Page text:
By ADRIAN TAHOURDIN
Before the year is out it would perhaps be right to mark the 100th anniversary of the birth of Claude Simon (above, born on October 10, 1913). In the glut of Gallic anniversaries which I blogged about in October and November there was simply no room to fit him in. Simon, born a few weeks before Camus, considerably outlived him – he died in 2005. Like Camus he was awarded the Nobel Prize (1985). There the similarities end.
Camus’s work is well known but even in France Simon remains little read, being considered difficult. An early nouveau romancier, he only truly found his voice with La Route des Flandres, published in 1960 – the year in which Camus had his fatal car crash. The novel drew considerably on Simon’s disastrous experiences in the French cavalry in the spring of 1940, when the country was overrun in a matter of weeks.
Like an itch in continuous need of being scratched, the war was a theme he returned to repeatedly, notably in the triptych-like novel with the Virgilian title Les Géorgiques of 1981 – the artistic allusion is apt as Simon trained as a painter and was a great admirer of his near-contemporary, the Brut artist Jean Dubuffet.
The outer panels cover 1940 and the Revolutionary period in the shape of the career of an army officer who took part in the storming of the Bastille before retiring to the south-west of the country to tend his vineyards (Simon himself inherited a vineyard). The middle section focuses on a certain English writer identified as "O", and is, in the late Christopher Hitchens’s phrase, “an obsessive reworking of the action of Homage to Catalonia . . . “. In his Why Orwell Matters (2002), Hitchens took strong exception to the way Simon represented Orwell, attributing to him thoughts and sentiments he could not possibly have deduced.
In a (rare) interview to the Review of Contemporary Fiction (Spring 1985), Simon made the bizarre claim that Orwell’s account of the Spanish Civil War was “faked from the very first sentence”: “There is an element of fellow-feeling in my response to Orwell’s personality, and I have a profound admiration for his personal courage. I would unfortunately not be inclined to go so far regarding his intellectual courage and honesty. Without making too much of it, and mentioning only for the record his idyllic description of Barcelona in November 1936, which is little more than a comic tourist guide, I should point out to these same critics that Homage to Catalonia is a work (or rather a piece of special pleading on his own behalf) which is faked from the very first sentence: ‘In the Lenin Barracks in Barcelona, the day before I joined the militia,’ etc”.
The “faked” assertion drew particular scorn from Hitchens. It is a strange claim and one that Simon doesn’t explain satisfactorily. Maybe the interviewer should have pushed him further on it. Orwell himself was in no doubt about the difficulties he faced in reporting: “I have tried to write objectively about the Barcelona fighting, though obviously, no one can be completely objective on a question of this kind. One is practically obliged to take sides" (p153, Penguin edition).
Hitchens later writes “M. Simon had himself been in Spain, though fighting on the side of the Stalintern forces [an implied criticism – Simon was a member of the French Communist Party], and must at some point have believed that ‘History’ did indeed have a point and a direction, and was indeed on ‘his’ side”. Hitchens concludes, fiercely, “The award of the Nobel Prize to such a shady literary enterprise is a minor scandal, reflecting the intellectual rot which had been spread by pseudo-intellectuals”.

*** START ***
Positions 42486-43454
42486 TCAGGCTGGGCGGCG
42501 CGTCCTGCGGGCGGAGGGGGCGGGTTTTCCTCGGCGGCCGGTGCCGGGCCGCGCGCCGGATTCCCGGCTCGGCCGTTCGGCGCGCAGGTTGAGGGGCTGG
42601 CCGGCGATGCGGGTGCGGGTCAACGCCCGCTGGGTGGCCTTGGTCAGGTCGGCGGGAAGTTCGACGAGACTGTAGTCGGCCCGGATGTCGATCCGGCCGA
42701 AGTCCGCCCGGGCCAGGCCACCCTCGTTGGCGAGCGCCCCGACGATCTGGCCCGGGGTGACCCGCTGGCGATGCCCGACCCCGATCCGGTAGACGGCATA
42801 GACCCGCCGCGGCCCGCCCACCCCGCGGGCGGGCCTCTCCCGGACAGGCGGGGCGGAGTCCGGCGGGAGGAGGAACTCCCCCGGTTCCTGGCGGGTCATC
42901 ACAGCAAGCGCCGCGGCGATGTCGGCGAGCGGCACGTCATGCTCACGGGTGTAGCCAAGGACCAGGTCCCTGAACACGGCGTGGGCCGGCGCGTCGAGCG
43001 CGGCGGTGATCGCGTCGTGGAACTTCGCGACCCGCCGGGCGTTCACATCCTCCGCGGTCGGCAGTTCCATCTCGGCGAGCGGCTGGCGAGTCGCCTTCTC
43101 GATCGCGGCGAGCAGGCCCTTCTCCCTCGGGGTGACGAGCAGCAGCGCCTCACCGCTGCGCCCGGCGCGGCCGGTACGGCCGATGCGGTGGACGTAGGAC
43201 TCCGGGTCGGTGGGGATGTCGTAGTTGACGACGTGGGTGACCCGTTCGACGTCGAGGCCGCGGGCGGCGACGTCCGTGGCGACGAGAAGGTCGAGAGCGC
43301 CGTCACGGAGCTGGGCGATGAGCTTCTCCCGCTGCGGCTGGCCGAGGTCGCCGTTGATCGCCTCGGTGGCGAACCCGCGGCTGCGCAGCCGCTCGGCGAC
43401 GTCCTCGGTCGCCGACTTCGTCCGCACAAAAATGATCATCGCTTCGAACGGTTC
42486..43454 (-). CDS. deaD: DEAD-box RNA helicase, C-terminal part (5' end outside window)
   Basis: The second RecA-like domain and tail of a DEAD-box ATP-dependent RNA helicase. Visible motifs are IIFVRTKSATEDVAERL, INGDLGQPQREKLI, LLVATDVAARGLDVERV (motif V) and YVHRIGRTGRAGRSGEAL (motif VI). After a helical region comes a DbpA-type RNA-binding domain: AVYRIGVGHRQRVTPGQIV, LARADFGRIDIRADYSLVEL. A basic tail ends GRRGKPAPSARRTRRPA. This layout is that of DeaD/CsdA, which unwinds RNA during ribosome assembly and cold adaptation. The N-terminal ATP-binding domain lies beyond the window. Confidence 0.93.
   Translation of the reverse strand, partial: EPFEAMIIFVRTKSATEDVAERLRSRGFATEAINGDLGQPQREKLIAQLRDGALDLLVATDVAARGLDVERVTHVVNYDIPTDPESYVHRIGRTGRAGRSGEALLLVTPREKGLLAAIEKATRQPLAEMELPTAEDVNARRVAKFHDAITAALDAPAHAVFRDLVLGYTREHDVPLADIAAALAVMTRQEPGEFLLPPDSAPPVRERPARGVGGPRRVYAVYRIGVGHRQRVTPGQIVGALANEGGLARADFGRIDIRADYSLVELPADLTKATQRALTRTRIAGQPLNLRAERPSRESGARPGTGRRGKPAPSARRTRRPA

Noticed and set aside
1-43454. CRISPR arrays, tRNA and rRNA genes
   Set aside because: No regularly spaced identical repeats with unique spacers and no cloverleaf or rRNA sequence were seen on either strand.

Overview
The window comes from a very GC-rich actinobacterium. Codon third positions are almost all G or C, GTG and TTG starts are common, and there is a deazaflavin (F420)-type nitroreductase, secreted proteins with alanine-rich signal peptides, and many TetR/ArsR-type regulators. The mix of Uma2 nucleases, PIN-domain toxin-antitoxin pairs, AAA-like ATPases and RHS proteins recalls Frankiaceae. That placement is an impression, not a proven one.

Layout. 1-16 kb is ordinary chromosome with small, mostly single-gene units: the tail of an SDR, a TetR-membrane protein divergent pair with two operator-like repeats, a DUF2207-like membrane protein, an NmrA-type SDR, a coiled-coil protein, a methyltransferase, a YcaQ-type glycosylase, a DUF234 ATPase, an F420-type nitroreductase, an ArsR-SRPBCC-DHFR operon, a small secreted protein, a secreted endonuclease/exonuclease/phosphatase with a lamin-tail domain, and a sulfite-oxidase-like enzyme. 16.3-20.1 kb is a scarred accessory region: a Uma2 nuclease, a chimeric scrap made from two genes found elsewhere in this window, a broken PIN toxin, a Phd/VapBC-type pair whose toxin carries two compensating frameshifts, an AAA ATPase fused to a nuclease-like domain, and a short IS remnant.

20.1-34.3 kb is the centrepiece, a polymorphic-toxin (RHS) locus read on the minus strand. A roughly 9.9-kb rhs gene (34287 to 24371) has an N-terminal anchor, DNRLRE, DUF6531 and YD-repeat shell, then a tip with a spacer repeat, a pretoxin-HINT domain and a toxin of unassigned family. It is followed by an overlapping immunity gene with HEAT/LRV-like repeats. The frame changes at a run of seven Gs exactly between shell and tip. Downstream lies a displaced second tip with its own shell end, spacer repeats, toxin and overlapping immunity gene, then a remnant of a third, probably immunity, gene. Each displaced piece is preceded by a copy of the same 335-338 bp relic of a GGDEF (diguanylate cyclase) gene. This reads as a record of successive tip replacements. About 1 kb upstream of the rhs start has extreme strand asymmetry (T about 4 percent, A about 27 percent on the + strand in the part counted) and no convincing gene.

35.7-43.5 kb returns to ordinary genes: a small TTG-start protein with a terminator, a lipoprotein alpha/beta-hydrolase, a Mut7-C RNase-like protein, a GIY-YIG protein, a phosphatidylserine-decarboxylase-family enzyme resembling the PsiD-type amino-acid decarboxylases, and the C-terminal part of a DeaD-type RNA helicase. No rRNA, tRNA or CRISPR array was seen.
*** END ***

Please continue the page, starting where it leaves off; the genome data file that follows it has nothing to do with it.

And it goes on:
But it’s worth stressing that Simon’s portrait of Orwell is far from unsympathetic. He writes: “Having returned to the front line towards the end of May 1937 after a short leave and a winter spent in the trenches on the Aragon front, O . . . is hit during a tour of inspection of the forward outposts by a bullet which goes clean through his neck . . .” (this from the translation The Georgics by Beryl and John Fletcher). Later we read: “There will however be gaps in his story, things left unclear, even contradictions. Either because he takes certain things for granted (his past: the education he received in the aristocratic college of Eton . . .)” (Simon’s grasp of English was, I sense, shaky); and “On the one hand his upbringing (or his dignity – or his natural decency?) preserves him from all boastfulness . . .”.
And finally: “He (O.) also leaving behind him the accredited correspondents perched on their bar stools, busily writing for the organs of the liberal foreign press the articles which he was later to devour on his return with the dejected amazement, the dejected indignation that a survivor of a shipwreck would feel on reading in black and white that there had been neither storm nor shipwreck . . . ”.
Can this be the same Claude Simon that Hitchens viewed with such disdain?
Simon’s last full work, Le Tramway, was published in 2001. I reviewed it in the TLS, suggesting that it “displays all the qualities for which his writing has become celebrated [an exaggeration there surely]: the sweeping, endlessly ramifying clauses (with their parentheses within parentheses), intended to convey a constantly shifting pattern of thought and sensation; the almost photographic description and . . . powerful recourse to memory”. I also called it “a book drenched in the summer sun: the sights and smells of the Mediterranean . . . “. It’s certainly a long way from the polemics over accounts of the Spanish Civil War.